Chief Executive Officer of Splash Mobile Money, Daniel Osei-Antwi talks with the AWP Network about finding his path. Prior to joining his company, Daniel worked with Manocap – the first investor behind Splash. While there, he quickly became a strong believer in the exciting potential for mobile money platforms across Africa. Before moving to Sierra Leone, Daniel was an investment banker with Barclays Capital in New York, where he worked on mergers and acquisitions (M&A), restructuring, large debt and equity transactions for power and energy sector clients. Daniel holds a bachelor of science degree in electrical engineering from Union College in Schenectady, NY and an MBA from Harvard Business School.
What does your company do?
Splash Mobile Money lets consumers make financial transactions using their phones. What happens is that you go to a splash agent who converts your hard cash to splash cash in your phone. Then you can easily transfer this electronic money to another phone or make payments with a simple text message. A confirmation text message is sent to your phone (the sender) and to the recipient. The recipient can then go to another splash agent to exchange that electronic money for cash. The business started three years ago, but the concept has been around in other countries for a bit longer and promises to transform the financial landscape of the developing world and to change the lives of millions. For ordinary people in emerging markets, everyday transactions are painful, risky, and time-consuming – access to innovative and inexpensive financial tools and services are limited but mobile money can improve things dramatically.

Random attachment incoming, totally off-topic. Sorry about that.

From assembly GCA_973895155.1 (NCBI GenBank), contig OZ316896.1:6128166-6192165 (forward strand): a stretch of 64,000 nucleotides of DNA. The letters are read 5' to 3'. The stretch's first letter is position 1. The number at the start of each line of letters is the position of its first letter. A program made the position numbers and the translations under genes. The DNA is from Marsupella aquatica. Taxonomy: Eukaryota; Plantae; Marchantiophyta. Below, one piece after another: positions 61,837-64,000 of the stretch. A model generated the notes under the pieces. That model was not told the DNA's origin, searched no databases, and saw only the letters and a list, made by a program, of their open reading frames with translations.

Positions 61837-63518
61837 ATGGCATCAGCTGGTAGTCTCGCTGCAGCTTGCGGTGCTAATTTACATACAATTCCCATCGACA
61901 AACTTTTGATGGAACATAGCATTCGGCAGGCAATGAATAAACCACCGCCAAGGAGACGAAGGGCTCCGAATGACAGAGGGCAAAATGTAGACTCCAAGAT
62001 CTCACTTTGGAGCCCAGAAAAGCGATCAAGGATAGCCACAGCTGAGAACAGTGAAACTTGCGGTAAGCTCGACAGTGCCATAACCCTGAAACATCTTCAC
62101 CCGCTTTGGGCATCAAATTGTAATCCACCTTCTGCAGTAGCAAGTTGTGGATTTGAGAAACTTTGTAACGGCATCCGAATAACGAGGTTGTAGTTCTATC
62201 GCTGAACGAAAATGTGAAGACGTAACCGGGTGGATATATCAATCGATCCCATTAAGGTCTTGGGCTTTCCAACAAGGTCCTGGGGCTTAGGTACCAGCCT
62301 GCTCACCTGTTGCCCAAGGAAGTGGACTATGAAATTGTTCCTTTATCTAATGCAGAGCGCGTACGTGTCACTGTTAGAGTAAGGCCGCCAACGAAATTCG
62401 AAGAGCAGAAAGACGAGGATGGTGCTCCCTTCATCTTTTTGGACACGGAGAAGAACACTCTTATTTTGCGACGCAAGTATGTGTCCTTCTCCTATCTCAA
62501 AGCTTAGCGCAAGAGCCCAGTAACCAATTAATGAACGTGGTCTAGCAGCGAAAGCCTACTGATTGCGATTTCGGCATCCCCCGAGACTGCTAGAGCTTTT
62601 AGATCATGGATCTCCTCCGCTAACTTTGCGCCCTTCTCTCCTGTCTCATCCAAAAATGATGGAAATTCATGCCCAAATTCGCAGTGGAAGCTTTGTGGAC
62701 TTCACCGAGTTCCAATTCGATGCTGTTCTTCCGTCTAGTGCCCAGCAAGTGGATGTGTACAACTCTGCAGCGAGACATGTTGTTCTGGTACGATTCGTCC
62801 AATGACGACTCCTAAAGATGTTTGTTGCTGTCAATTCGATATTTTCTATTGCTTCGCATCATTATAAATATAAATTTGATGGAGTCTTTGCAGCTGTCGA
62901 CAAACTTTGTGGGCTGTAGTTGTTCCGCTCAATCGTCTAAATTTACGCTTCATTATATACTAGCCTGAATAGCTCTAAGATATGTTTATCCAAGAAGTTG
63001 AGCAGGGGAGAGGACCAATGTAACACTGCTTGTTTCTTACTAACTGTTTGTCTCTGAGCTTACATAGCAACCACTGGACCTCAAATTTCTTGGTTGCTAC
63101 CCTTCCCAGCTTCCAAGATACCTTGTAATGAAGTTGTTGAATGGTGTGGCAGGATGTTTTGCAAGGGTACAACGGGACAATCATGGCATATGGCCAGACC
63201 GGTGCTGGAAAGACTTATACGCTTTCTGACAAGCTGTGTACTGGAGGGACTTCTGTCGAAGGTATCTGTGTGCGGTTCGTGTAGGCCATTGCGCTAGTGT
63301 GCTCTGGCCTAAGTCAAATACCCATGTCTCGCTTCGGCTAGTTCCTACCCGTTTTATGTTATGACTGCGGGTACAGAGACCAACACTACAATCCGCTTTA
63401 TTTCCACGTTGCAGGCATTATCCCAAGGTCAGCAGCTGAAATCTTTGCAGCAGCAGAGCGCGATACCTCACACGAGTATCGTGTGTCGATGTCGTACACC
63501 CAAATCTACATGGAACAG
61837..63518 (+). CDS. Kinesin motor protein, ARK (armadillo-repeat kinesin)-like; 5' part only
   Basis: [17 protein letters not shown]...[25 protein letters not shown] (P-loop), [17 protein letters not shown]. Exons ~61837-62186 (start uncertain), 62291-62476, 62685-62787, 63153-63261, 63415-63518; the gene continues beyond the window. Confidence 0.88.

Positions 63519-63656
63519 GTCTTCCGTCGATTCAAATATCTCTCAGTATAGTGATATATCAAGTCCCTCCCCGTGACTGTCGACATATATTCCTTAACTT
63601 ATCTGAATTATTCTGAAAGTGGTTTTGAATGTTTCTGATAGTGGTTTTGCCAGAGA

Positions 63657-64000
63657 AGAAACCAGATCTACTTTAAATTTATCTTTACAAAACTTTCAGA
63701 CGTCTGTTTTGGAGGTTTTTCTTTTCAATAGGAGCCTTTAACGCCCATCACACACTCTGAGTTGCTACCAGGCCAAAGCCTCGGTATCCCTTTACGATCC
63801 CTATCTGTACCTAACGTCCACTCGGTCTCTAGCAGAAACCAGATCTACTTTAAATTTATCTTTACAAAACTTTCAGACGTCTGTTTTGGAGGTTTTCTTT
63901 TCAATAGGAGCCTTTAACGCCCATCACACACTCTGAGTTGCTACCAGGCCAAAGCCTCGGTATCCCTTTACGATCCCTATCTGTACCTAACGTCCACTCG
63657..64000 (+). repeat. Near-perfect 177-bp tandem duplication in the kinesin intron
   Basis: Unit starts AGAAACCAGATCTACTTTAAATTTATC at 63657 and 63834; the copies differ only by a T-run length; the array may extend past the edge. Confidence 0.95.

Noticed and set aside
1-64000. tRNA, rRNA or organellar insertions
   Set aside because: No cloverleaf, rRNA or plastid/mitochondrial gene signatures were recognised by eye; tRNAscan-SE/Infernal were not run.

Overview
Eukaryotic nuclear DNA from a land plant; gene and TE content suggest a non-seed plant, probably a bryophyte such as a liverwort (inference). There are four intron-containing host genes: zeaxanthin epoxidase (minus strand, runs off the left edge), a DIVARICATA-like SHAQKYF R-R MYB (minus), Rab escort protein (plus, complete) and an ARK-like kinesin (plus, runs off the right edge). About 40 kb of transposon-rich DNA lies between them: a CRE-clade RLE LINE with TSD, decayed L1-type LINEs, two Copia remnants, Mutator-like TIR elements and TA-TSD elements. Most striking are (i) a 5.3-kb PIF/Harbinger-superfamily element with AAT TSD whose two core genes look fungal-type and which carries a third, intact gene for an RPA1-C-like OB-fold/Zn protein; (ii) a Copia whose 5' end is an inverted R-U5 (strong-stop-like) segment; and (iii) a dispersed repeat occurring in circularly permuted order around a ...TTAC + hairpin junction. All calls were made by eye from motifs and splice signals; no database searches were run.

Who is your target market?
Any individual or organization in Sierra Leone looking for easier ways to transfer money or make payments such as school fees, utility bills, salaries, loans, or any other kind of financial transactions.